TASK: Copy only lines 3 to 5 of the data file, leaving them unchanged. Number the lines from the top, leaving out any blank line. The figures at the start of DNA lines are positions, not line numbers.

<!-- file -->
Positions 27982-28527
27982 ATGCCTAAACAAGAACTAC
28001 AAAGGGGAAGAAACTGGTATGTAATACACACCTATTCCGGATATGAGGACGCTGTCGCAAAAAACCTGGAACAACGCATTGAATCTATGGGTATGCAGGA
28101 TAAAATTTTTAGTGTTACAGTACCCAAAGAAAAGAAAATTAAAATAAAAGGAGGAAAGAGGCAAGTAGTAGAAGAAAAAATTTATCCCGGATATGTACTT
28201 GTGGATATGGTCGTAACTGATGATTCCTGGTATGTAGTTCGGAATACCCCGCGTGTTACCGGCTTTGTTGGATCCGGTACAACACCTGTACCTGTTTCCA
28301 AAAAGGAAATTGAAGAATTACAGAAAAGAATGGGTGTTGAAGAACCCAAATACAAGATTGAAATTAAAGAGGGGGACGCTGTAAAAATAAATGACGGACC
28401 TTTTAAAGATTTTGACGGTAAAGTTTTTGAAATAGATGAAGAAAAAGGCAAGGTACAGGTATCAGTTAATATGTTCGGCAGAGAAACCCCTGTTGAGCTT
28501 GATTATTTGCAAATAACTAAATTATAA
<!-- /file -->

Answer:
28001 AAAGGGGAAGAAACTGGTATGTAATACACACCTATTCCGGATATGAGGACGCTGTCGCAAAAAACCTGGAACAACGCATTGAATCTATGGGTATGCAGGA
28101 TAAAATTTTTAGTGTTACAGTACCCAAAGAAAAGAAAATTAAAATAAAAGGAGGAAAGAGGCAAGTAGTAGAAGAAAAAATTTATCCCGGATATGTACTT
28201 GTGGATATGGTCGTAACTGATGATTCCTGGTATGTAGTTCGGAATACCCCGCGTGTTACCGGCTTTGTTGGATCCGGTACAACACCTGTACCTGTTTCCA